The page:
FAIRVIEW, Mo. (KY3) – Many people living near the communities of Fairview and Wheaton say a large pond of industrial sewage used for fertilizer causes a putrid smell.
You may recall that KY3 published an article several weeks ago about a mysterious smell in Springfield. Since then, KY3 has received several concerns regarding other smells across the Ozarks.
Many people living in Fairview said they had no words to describe the smell. The stench comes from the dumping of industrial waste used as fertilizer to be spread.
“It’s a combination of sewage smells and chicken sewage,” said Mark Wells, who lives near downtown Fairview. ” I do not know how to explain it. It’s just a smell of raw sewage.
Even a few miles from downtown Fairview, people like Mark Wells can still smell the aroma of the lagoon.
“It’s loud, especially in the summer when they’re watering or whatever in here,” Well said. “It gets really strong here in the summer with the heat and the wind blowing from the south and blowing it right here. “
The stench is even worse for those who live right by the pond.
“If the wind catches it, we feel it quite often,” said Vanessa Banks, who lives just a mile from the site. “Whenever it rains, it tends to start to smell and push us.”
Living in a rural area, Banks said she was used to the smell of farms. However, she said that this smell is different.
“It’s a lot worse than anything we’ve had to face,” Banks said.
Banks can view the site from its own backyard.
“When they start working on it or adding bio-waste to it, it starts to stir it up and it smells bad where we can’t even go out without choking,” she said.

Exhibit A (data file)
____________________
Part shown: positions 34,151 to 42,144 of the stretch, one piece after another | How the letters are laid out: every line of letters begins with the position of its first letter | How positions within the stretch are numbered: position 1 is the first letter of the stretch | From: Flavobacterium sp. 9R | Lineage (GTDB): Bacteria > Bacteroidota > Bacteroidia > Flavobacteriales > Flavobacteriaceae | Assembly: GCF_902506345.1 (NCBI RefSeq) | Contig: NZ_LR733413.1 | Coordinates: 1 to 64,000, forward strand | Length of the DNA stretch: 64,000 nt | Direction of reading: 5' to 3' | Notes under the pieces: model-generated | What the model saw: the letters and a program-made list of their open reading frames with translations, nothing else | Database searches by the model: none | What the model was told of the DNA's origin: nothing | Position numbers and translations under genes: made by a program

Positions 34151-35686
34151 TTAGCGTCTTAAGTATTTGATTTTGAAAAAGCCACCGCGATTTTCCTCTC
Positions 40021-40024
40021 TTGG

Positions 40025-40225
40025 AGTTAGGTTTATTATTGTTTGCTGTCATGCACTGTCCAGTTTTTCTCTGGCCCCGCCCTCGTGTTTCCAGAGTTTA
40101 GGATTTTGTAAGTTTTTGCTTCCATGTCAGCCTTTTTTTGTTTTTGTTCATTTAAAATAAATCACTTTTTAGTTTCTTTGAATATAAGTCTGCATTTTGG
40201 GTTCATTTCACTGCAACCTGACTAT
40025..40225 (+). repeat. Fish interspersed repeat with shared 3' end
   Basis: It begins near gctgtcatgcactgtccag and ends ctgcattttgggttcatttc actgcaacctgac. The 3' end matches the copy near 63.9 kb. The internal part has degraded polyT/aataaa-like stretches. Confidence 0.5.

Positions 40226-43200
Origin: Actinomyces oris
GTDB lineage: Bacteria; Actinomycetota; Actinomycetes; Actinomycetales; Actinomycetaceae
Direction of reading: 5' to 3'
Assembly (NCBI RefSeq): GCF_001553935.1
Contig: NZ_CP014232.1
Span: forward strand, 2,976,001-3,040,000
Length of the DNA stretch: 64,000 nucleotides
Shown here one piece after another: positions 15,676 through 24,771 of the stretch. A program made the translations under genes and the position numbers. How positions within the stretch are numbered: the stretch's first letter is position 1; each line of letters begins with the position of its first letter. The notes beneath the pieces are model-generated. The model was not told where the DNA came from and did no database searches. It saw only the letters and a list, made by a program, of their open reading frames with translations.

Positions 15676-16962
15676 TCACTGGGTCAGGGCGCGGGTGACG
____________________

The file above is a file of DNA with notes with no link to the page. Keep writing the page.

The Missouri Department of Natural Resources has received numerous complaints about the site. Despite these frustrations and concerns, MNR said the owners were not doing anything wrong.
“It is common practice that is approved by state and federal regulations to apply industrial byproducts as a soil amendment,” said Brooks McNeill, MNR environmental specialist. “And you can either get a business license from the state of Missouri or apply for and receive an exemption as a registered fertilized product.”
Under the exemption for registered fertilized products, a site is exempt from odor complaints.
“In this case, the site up there is being applied as a registered fertilizer product,” McNeill said.
The MRN inspected the site during its construction in 2020. It also just inspected the lagoon at the end of last month. The ministry said it poses no environmental threat.
“At this point, this is in compliance with current regulations and Missouri drinking water laws, as well as the Clean Air Act and Clean Air Regulations,” said McNeill. “There are currently no violations on the site.”
The lagoon can hold nearly two million gallons of industrial byproducts. This is a partnership with Denali Water Solutions.
Those living nearby have said they would like to have a say in the construction of the site, or at least an alert before it is built.
“It clearly affects us so much,” Banks said. “I don’t want to go out and have a stomach ache because I can’t even breathe. “
“I’m a country boy so I can handle it,” Wells said. “But I know, when people are in town here in town, you all hear them say, ‘Dude, that stinks. “So it’s a very bad smell.
KY3 has contacted the owner of the property, but has not received a response.
Denali Water Solutions sent KY3 the following statement:
“Denali Water Solutions recently completed a lagoon cleanup and ground application in late December in Newton County. State officials from the Department of Natural Resources visited the site during the event and noted that the operation complied with all state regulations and guidelines.
Denali collects scraps from food processors and recycles them into valuable fertilizer to use on pastures. This material is a natural fertilizer that allows Denali to close the loop in the food cycle by recycling the material to return vital nutrients to the environment. Increased hay production, reduced landfill space, and reduced farmers’ dependence on chemical fertilizers are just a few of the benefits. Denali provides this material free of charge to the landowner and will help make our state more sustainable for many years.
Occasionally, there is an odor resulting from natural biological processes that occur when microbes break down the material into nutrients that are beneficial to plants.
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